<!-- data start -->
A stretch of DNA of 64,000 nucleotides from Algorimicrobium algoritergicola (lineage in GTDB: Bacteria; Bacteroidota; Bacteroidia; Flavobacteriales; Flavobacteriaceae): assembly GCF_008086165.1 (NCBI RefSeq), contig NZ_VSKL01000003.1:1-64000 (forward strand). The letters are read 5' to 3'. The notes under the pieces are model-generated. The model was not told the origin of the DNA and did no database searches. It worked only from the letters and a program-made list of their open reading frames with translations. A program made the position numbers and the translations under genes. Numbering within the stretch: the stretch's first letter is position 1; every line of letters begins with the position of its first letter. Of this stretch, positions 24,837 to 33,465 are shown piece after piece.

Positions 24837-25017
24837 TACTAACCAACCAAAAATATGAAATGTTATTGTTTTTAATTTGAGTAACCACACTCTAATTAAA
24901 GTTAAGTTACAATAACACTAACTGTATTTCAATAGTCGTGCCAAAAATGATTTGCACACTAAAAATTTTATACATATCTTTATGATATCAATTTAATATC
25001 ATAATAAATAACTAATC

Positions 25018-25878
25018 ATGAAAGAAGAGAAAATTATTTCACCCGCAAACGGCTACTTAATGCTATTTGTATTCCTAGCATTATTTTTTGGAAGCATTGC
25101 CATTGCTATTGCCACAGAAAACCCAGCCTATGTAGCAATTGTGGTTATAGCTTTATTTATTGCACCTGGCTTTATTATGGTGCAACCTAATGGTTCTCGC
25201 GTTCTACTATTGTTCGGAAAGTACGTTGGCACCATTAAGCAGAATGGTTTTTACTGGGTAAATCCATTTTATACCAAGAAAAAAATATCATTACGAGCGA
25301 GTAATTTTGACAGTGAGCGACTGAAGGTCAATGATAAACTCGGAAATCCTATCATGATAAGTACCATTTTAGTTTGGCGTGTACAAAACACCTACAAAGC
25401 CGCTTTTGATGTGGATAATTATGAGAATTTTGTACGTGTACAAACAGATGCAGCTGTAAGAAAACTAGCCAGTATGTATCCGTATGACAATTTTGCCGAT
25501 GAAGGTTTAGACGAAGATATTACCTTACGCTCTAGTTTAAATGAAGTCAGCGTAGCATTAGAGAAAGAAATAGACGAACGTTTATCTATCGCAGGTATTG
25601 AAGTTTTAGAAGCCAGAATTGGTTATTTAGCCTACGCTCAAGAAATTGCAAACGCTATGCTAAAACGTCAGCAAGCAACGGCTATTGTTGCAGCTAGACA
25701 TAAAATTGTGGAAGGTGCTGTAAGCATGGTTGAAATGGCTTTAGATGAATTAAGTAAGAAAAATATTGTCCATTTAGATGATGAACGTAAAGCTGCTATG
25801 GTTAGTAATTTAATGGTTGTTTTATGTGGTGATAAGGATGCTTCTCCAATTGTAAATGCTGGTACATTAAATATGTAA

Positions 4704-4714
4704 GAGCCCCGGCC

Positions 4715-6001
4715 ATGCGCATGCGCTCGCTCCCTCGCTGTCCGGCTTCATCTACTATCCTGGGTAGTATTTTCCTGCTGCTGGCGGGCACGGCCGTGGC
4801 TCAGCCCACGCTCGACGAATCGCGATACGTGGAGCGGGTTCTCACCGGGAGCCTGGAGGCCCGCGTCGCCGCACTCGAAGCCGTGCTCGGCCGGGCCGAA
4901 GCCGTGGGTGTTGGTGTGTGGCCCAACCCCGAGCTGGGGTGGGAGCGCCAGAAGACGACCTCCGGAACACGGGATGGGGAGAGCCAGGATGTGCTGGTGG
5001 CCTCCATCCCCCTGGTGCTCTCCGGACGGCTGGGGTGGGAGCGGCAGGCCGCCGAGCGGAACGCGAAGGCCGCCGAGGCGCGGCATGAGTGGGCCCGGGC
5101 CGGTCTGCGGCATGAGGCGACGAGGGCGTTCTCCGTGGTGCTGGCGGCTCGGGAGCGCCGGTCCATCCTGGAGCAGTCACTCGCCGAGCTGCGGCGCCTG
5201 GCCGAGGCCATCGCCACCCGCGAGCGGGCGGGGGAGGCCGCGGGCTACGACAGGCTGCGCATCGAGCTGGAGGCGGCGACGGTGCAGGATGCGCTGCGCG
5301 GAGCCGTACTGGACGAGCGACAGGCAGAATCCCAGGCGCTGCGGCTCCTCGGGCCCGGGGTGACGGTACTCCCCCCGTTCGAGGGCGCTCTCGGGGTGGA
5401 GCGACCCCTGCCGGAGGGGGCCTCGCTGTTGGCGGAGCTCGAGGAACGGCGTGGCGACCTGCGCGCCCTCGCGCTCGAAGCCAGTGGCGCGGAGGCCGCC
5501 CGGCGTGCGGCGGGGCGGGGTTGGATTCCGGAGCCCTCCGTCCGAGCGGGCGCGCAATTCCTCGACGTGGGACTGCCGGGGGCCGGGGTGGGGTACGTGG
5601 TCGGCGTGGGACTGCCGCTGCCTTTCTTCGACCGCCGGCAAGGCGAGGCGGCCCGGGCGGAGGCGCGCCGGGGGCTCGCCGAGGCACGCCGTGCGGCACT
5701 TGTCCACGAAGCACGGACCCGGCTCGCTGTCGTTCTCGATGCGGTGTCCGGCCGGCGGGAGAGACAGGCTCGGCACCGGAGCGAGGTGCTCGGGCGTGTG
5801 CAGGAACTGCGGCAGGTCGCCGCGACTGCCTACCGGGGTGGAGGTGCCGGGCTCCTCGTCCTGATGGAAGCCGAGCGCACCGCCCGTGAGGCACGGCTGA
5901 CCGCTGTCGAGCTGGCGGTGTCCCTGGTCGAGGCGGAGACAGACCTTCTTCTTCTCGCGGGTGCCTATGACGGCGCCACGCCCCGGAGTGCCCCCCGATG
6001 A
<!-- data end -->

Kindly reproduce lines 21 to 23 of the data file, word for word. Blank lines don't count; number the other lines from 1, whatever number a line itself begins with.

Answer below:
4901 GCCGTGGGTGTTGGTGTGTGGCCCAACCCCGAGCTGGGGTGGGAGCGCCAGAAGACGACCTCCGGAACACGGGATGGGGAGAGCCAGGATGTGCTGGTGG
5001 CCTCCATCCCCCTGGTGCTCTCCGGACGGCTGGGGTGGGAGCGGCAGGCCGCCGAGCGGAACGCGAAGGCCGCCGAGGCGCGGCATGAGTGGGCCCGGGC
5101 CGGTCTGCGGCATGAGGCGACGAGGGCGTTCTCCGTGGTGCTGGCGGCTCGGGAGCGCCGGTCCATCCTGGAGCAGTCACTCGCCGAGCTGCGGCGCCTG